Why can’t we be as good as Dutch, asks Joe Jordan

Joe Jordan in his role as assistant coach at QPR. Picture: Getty

Joe Jordan in his role as assistant coach at QPR. Picture: Getty

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HE HAS been a trusted consigliere to Harry Redknapp for the best part of a decade and if ever a Scots voice was needed to cut through any bluster and fuss surrounding Scottish football, then former international Joe Jordan’s would certainly be one of the first you would tune in for.

Taking time out from continuing to help Redknapp bang Queens Park Rangers into the kind of shape needed to march straight back into the English Premier League next season, Jordan talks about all things football with a candour one would expect from a once-fearsome centre forward, now an equally formidable coach.

Despite QPR’s fine start to their Championship campaign in which the team has performed well – if not quite to the standards Jordan and the gaffer expect yet – the former Leeds, Manchester United and AC Milan forward was somewhat guarded with his answers about his own coaching options, using a characteristic caution when explaining that there were too many “hypotheticals” to be drawn on whether he would have assisted Redknapp had the former West Ham and Tottenham Hotspur boss become England head coach or whether he would have taken the Scotland job himself.

However, such prudence evaporates when the issue of youth football comes up. “I don’t know what’s going on [in Scotland] and I’ve asked numerous people,” Jordan says. “The future is what is or isn’t coming through the ranks at youth level. I see countries like Croatia and Uruguay – countries like us but that can produce top players through the last number of years while we can’t.”

Jordan does admit that the current Scotland side that defeated Croatia at Hampden is one of the best he has seen in years, but he suggests that is because an impressive number feature in the English Premier League. However, it is underneath that level where the worry lies.

“What is going on at youth level in a country the size and population we have is not an excuse: look at the Dutch, who have produced players over the last few decades that we have rightly said were world class. I don’t see the reason why that can’t happen in Scotland. In my youth there were world-class Scottish players and some of the best players in Europe. Why that is not happening now and what is going to happen in the future is going to have to be looked at. No-one has given me the answer.”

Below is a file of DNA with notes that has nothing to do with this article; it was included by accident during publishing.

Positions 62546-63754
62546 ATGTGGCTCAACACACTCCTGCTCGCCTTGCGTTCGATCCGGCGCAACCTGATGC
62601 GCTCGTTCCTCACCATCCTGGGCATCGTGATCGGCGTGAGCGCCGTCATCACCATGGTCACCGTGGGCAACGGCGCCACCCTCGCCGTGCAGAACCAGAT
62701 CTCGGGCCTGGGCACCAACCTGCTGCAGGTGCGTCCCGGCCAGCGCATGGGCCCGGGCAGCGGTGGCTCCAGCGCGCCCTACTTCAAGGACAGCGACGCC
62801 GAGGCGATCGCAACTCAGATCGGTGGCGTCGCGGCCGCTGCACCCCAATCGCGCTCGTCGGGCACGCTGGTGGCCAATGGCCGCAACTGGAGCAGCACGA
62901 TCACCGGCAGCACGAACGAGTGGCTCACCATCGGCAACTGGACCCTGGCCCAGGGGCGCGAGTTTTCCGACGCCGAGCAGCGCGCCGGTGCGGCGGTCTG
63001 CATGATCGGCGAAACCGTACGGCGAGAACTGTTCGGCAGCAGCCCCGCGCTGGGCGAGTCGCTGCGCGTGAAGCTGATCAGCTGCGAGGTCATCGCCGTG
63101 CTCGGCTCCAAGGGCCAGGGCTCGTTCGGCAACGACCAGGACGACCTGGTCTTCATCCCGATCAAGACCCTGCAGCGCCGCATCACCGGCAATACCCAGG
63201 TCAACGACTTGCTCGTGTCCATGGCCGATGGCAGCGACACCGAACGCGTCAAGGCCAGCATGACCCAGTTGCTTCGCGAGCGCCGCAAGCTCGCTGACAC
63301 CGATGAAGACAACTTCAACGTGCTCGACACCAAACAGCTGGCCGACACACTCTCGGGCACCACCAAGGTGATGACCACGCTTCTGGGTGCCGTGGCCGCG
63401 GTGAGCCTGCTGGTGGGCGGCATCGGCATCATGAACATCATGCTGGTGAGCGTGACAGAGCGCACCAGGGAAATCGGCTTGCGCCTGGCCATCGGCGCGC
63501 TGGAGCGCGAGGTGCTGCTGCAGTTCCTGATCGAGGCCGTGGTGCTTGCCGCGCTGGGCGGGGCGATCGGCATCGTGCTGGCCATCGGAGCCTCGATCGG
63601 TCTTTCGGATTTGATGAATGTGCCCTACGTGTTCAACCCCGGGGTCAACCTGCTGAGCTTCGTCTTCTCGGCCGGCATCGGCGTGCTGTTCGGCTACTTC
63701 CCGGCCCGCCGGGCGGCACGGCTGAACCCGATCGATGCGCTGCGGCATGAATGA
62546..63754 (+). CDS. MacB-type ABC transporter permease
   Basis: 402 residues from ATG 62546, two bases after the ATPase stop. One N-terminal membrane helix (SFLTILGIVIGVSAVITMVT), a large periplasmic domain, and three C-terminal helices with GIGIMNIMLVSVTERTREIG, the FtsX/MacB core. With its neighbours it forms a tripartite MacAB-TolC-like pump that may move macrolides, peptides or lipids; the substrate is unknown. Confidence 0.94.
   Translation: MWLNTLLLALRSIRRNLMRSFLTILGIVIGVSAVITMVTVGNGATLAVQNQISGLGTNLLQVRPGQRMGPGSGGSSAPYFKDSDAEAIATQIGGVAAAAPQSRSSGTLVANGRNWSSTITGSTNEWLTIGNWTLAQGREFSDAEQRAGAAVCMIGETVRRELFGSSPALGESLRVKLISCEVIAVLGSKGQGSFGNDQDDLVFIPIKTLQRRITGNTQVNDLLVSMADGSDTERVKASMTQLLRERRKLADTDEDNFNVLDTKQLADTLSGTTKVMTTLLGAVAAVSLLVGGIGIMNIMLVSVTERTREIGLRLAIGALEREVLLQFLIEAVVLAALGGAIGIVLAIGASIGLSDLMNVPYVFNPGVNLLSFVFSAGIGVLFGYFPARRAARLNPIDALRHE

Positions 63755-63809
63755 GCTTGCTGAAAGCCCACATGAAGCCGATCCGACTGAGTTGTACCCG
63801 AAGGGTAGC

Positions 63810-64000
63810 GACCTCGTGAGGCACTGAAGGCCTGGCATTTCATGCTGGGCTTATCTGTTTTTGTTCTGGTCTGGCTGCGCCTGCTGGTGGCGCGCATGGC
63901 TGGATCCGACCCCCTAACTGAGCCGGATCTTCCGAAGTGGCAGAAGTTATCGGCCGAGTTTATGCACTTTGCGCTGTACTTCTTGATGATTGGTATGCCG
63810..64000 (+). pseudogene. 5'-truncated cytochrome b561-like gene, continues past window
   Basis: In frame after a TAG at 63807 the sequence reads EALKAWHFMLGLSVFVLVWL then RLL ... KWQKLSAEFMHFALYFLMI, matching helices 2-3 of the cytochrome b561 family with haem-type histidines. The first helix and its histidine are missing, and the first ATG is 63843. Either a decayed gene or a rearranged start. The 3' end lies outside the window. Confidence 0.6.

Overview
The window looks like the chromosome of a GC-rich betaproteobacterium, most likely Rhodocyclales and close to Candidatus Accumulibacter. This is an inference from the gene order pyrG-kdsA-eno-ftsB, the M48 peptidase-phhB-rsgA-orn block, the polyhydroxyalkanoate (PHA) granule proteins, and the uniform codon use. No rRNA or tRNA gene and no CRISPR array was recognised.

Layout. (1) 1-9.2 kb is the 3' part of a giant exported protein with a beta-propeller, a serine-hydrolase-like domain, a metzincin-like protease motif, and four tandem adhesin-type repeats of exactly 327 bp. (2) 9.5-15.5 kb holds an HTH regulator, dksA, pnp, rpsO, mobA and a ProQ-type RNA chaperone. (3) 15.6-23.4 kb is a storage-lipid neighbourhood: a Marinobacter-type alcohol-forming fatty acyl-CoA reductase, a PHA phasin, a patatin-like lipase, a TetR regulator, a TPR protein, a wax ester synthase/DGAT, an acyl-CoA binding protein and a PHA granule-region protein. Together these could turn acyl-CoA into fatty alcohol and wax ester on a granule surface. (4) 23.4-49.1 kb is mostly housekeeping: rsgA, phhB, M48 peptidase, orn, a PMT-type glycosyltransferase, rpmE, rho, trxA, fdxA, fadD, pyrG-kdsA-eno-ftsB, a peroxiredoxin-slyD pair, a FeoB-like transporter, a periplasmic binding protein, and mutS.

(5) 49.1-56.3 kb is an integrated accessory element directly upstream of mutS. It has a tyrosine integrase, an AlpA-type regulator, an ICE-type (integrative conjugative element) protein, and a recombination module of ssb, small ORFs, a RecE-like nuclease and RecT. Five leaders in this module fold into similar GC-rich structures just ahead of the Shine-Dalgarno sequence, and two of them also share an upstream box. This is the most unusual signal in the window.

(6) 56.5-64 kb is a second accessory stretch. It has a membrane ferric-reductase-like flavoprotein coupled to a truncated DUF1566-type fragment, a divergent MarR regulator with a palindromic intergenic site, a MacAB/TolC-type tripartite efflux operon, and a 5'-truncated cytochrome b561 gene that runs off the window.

As ever, Jordan sees solutions in players playing the game. He speaks of how humble beginnings in Scotland for a new generation can lead to bigger and better things, with a new caste being relied upon because of lack of money. Any football in the public eye means that even lower-division players can be spotted, much as Jordan was when he was snapped up by Leeds after only six competitive games for Morton.

“For the first time in a long time, we at QPR have actually been given names of young Scottish players that are worth having a look at,” Jordan says. “I’m not saying there have been loads of recommendations, but we’ve had a few – to the point where we’ve actually sent people up to Scotland to look at them.”

Having played in Italy, Jordan extols the virtues of leaving one’s home country to pursue opportunities. His only regret, he says, is that Leeds United blocked him from moving to Bayern Munich after the German giants made an approach for him following the 1975 European Cup final between the pair.

“I had options that were denied me, which stuck in my throat. They were denied me because in those days if you were under contract and a club had your registration, no matter what you did or even if your contract had expired you couldn’t move and I was in that position in 1975 where I got an offer to go to Bayern Munich. I remained with Leeds a few more years but I wanted to go abroad. So as much as I’ve said about being in control of your destiny as a football player, that one I couldn’t. In my day if your contract finished, a club could hold on to your registration and you could do diddly-squat. It wasn’t right; it was unfair.”

He suggests that more player power in terms of leaving a club once contracts are up can only be a good development in the game and says that being a player in modern football is the most fortunate and rewarding position one can be in. Certainly not like in management, where futures are less certain.

“I think as a player you have some control of your destiny or future. In managing, coaching, this, that and the other I don’t think you do…” Why is that? “Because you get the sack, that’s why. As a player you might not be looked upon as, ‘he’s done the job for us’ or they want someone better but if you apply yourself right or if you have something to offer you will get other opportunities.”

Having called time on his own playing career in his late 30s, Jordan says he does not miss playing. However, the old competitive edge is still there, even if he claims he has matured measurably since he last kicked a ball in competition.

When drawn on the incident at the San Siro in February 2011 when he clashed with AC Milan player Rino Gattuso outside Tottenham Hotspur’s technical area, he simply fixes his unyielding brown eyes and says: “I’m not stupid. I knew what was happening; I knew what was going to happen. If I had been younger or if it had been in a game of football I don’t want to say that I would have reacted differently, but I wouldn’t have forgotten. I wouldn’t have forgotten the incident, that is a certainty.”

Then, with a smile he says he will not look too far ahead for QPR this season, concentrating first on today’s visit to face Millwall, while he is hesitantly hopeful that this is another long-term project in harness with Harry. He is, after all, a cautious man.

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